Well, she is sitting, but…perhaps he means relax. It’s hard for her to do, especially feeling so uncentered these last few weeks. Still, as he settles in with a stance right out of a model catalogue that stretches the dress shirt against its buttons — whoa, brain, come back! — so she attempts it, at least. It means folding her own arms before her and laying them atop the bar. Not beneath her chest — before it, to be noted. Still listening, still weighing, still cautious as she always is, Rosemarie. It’s hard to be cautious when the main speaker has such an attractive light to his eyes.

Such is the unspoken job of the barkeep to offer up patient, brutally-realistic advice and she takes it with the bitterness that it smacks of, looking down to her nails. She drums them atop the surface of the bar quietly, not meaning to draw attention to the action. Simply fidgeting — and it keeps her from itching behind her ears.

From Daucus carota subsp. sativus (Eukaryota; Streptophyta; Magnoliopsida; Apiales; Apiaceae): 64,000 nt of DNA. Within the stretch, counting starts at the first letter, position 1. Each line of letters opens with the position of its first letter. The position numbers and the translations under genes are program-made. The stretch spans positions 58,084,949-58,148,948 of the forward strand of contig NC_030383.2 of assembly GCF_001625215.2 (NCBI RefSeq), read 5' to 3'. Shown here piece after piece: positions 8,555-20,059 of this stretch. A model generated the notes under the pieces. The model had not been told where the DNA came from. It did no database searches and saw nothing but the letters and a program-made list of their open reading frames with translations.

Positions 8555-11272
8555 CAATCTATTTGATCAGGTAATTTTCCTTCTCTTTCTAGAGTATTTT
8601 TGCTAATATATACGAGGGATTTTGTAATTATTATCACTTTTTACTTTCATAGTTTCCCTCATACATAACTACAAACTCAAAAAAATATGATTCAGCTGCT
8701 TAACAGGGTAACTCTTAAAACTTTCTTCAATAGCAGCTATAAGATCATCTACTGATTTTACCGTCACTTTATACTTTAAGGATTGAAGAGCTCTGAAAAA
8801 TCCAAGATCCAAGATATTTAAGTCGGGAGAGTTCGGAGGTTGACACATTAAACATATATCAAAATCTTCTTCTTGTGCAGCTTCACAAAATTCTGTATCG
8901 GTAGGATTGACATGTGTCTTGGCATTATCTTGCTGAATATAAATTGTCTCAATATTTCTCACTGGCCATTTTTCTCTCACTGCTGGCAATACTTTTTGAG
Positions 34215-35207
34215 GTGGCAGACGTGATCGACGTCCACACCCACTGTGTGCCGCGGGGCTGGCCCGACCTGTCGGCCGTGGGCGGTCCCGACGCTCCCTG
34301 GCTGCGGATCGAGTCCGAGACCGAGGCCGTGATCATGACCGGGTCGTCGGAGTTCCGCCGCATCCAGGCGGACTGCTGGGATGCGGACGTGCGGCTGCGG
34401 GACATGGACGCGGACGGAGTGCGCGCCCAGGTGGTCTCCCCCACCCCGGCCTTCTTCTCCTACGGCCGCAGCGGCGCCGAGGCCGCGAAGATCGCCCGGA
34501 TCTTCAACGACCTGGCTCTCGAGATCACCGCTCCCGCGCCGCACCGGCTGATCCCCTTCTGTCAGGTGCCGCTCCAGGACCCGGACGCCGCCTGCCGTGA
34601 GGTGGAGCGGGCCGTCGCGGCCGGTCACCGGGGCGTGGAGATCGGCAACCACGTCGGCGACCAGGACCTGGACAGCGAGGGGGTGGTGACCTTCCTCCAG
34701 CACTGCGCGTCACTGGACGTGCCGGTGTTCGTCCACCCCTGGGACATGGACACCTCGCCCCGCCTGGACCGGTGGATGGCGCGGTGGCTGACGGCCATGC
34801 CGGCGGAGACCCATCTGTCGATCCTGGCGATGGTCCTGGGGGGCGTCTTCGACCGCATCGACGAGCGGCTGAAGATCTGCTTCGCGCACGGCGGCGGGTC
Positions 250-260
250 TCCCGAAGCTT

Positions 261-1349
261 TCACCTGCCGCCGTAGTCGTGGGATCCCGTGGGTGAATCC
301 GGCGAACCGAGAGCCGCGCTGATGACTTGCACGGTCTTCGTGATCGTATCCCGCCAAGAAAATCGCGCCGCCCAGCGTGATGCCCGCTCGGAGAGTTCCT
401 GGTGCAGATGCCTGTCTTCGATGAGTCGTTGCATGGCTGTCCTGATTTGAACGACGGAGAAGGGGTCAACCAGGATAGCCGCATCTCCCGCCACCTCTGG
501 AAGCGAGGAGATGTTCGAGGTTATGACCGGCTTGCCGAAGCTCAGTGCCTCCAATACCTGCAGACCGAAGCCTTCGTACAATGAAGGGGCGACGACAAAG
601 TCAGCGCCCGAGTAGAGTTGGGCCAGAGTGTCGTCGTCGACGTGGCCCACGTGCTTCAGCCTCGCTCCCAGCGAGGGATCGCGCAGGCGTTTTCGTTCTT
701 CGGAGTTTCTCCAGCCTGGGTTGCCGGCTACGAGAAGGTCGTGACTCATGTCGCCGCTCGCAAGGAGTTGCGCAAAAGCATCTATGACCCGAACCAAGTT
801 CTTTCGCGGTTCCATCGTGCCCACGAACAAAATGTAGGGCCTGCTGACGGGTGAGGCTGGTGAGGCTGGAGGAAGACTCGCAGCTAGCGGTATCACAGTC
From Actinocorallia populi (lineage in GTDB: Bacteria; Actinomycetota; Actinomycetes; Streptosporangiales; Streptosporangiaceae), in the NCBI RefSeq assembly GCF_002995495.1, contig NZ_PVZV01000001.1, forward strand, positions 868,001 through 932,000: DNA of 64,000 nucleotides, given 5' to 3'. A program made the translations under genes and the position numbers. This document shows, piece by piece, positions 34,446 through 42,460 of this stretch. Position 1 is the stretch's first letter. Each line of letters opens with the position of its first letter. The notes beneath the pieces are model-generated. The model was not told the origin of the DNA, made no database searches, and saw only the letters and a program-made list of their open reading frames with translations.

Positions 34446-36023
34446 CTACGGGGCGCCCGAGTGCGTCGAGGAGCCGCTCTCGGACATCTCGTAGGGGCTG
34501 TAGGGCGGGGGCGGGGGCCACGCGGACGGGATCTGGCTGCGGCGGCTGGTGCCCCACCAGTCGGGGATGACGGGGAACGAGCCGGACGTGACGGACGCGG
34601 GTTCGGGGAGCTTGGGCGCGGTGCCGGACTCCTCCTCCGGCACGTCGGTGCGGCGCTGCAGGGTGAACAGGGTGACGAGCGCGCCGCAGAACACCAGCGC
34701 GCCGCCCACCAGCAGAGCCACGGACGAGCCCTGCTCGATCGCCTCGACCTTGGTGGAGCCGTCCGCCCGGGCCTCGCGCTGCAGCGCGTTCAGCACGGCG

“Yes…that all sounds right, even if no one ever want to hear it.” She glances up at him through her lashes. “What if…it’s hard to let go of the control? Or…maybe a bad idea?”


No one is beating down his door for being a jazz club, and no waitress is sauntering up with another order from another preoccupied patron. Time to speak is fairly open, minus the workmen who have overstayed their welcome. Their manager can expect a scathing response and a look of brutal disappointment before he settles up that bill at a discount.

Lucian has no reason to fidget. He adopts his stance and thus he remains, letting Rosemarie take all the time in the world to devise an answer. His expression is more cloistered and pensive than animated, brows drawn in a storm cloud line when compelled to rest for any moment.